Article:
AIWAYS U5: electric SUV now open for orders in Europe
China's AIWAYS U5 electric SUV is now open for orders in the European market, with deliveries expected by August
Chinese electric-car company AIWAYS is to begin taking orders for European sales of its U5 electric SUV from the end of April. Around that time, an exact list of countries where the car will initially be offered, as well as the exact deposit amount needed to secure one, will be confirmed.
AIWAYS has also restarted production at its factory in Shangrao, China, following a shutdown necessitated by the coronavirus outbreak. It expects to deliver the first U5s to the European market by August 2020.
The final production version of the U5 was scheduled to appear at the Geneva Motor Show in March 2020, before the event was cancelled due to coronavirus. The U5 is set to go on sale initially in left-hand-drive European markets only; there are currently no plans to produce a right-hand-drive version for the UK.
It's being pitched as a more affordable alternative to the Audi e-tron, Mercedes EQC and Tesla Model X. It boasts a claimed range of around 285 miles and a power output of 185bhp. It'll also come with an 'artificially intelligent' battery back, which AIWAYS says will be capable of extending range by over 60 miles.
AIWAYS is emphasising the U5's safety credentials; it achieved a five-star rating in Chinese crash tests and is intended to be one of the safest mid-size SUVs on the European market when it goes on sale. It also comes with modern active safety systems such as traffic-jam assistance, automatic parking, driver fatigue monitoring and lane-keeping assistance. Inside, there'll be a 'tri-fold' digital instrument housing and 12.3-inch infotainment screen.
In late 2019, a pair of prototype U5s completed a 9,300-mile road trip from Xi'an in China to Frankfurt in Germany, picking up a Guinness World Record for the longest journey by a prototype electric vehicle in the process.
The trip began in Xi'an on 17 July and ended in Frankfurt on 7 September to coincide with the start of the city's motor show. During the 53-day drive, the pair of development cars passed through 12 countries, including China, Kazakhstan, Russia, Finland, Norway, Sweden, Denmark, the Netherlands, Belgium, France and Switzerland.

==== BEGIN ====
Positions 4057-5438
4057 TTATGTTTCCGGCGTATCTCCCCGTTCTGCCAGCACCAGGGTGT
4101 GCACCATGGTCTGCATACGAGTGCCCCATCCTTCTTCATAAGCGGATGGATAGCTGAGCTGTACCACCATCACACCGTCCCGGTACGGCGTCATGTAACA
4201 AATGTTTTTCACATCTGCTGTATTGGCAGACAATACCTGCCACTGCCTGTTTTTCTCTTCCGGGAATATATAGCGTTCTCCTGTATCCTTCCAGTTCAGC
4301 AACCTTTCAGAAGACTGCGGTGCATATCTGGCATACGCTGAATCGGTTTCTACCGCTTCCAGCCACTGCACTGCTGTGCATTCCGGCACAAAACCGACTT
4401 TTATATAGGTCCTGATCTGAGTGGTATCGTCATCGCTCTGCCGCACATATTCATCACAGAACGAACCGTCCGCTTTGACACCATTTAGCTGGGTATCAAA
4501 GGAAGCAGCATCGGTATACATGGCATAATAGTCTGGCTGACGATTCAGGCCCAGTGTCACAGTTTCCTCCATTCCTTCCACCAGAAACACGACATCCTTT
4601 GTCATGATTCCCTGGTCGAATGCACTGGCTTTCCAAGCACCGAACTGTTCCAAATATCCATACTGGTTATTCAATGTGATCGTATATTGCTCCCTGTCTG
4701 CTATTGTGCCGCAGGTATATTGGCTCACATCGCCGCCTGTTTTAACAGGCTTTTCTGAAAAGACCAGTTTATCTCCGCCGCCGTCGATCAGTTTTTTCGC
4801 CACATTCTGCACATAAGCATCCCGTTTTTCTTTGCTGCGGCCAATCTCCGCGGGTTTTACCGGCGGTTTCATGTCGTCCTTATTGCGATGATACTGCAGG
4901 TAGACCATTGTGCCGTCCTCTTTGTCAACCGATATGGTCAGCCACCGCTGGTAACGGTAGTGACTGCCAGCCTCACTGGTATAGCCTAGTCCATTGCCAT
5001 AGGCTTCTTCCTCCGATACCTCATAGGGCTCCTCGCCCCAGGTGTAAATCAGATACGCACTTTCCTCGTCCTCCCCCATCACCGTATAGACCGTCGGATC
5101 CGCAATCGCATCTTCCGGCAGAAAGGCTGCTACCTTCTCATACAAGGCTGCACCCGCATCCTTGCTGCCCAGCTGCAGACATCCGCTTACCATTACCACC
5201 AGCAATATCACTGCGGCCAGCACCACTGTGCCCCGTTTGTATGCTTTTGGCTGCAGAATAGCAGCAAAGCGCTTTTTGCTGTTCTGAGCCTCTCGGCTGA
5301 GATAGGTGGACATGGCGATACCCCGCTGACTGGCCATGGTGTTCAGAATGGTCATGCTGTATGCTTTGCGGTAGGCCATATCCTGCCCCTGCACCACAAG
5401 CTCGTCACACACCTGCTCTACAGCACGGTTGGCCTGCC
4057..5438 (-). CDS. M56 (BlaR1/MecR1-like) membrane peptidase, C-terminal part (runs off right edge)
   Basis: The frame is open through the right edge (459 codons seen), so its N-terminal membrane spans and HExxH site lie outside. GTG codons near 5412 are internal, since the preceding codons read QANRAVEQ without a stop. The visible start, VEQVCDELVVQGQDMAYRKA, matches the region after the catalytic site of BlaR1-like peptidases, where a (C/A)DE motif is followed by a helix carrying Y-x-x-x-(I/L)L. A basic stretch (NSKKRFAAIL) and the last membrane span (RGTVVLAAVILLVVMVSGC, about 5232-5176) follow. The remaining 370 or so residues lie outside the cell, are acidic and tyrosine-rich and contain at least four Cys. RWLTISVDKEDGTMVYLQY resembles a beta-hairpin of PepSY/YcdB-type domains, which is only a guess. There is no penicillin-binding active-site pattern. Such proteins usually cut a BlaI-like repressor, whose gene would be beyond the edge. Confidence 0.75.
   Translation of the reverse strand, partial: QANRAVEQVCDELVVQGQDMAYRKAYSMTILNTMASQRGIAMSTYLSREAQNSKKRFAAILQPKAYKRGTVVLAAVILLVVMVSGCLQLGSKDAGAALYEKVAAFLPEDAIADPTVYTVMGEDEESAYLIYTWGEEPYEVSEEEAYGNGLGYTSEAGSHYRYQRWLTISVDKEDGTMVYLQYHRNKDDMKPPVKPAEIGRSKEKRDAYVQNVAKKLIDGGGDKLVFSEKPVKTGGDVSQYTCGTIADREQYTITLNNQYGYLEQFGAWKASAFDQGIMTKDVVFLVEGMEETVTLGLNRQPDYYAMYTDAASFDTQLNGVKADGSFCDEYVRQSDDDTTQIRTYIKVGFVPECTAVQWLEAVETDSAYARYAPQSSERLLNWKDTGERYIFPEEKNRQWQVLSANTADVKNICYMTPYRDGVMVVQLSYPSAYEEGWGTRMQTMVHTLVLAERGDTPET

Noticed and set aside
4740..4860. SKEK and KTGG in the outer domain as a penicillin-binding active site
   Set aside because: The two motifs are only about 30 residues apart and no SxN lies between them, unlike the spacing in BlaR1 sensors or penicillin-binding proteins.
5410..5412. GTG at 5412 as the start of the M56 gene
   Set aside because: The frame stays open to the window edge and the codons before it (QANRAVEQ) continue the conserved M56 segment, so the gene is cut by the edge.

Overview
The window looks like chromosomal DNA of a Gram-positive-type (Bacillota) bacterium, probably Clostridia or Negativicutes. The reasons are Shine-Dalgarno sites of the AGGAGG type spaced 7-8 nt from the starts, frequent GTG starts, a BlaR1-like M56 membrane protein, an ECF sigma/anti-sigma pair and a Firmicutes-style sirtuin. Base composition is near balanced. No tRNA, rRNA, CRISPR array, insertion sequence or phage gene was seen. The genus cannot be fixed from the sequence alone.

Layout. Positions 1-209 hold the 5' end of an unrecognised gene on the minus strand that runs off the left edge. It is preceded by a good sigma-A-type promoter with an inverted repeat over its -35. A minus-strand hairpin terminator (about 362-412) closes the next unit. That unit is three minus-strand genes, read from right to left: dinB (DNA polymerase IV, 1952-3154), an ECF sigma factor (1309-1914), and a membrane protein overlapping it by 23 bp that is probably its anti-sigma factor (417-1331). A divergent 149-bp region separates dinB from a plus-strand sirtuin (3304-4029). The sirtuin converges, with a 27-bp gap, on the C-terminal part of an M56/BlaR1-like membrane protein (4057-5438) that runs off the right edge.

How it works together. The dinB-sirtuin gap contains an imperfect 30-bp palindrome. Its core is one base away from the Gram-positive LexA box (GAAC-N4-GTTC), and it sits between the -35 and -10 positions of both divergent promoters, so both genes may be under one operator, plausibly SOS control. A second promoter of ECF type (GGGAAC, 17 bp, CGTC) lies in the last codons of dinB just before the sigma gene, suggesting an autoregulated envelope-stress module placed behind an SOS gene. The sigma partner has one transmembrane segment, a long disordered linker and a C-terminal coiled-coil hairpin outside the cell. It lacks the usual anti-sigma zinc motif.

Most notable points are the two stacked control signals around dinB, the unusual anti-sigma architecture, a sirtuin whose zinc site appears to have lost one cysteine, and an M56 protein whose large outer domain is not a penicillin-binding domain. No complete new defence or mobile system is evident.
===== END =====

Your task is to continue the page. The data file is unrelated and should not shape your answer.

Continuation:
Over two-thirds of the route was on unpaved or broken roads and temperatures hit 35 degrees Celsius. They crossed the Gobi Desert, traversed the Kazakh Steppe and Southern Ural Mountains and passed through northern Scandinavia, places where conventional charging points were few and far between. The team had to top up with electricity from hotels and service stations en route, as well as charge the cars up overnight on slow, low-voltage supplies.
Alexander Klose, executive vice-president, overseas operations at AIWAYS, commented: "This world record represents a monumental achievement for our engineers. They have developed a fully electric SUV that’s capable of travelling hundreds of kilometres between charging in some of the most challenging terrain and remote areas.
Engineers on the drive were in daily contact with company headquarters in Shanghai, sharing data and diagnostic information so that the software in each car could be tested and improved in real-time. They carried out frequent updates to the on-board software throughout the drive to ensure maximum compatibility with different charging standards and voltages in different regions.
The U5 was one of two models from AIWAYS displayed at the 2019 Geneva Motor Show: the other was a methanol-electric supercar co-developed with engineer Roland Gumpert, the man behind the Gumpert Apollo.
The supercar is dubbed the 'Nathalie' and uses methanol to generate electricity, in similar fashion to a hydrogen fuel-cell car like the Toyota Mirai. It'll have four separate electric motors and a pair of twin-speed gearboxes.
AIWAYS is claiming a power output of nearly 800bhp for the car, giving a 0-60mph time of under 2.5 seconds a top speed of more than 190mph. It should also be capable of travelling nearly 750 miles between refuelling.
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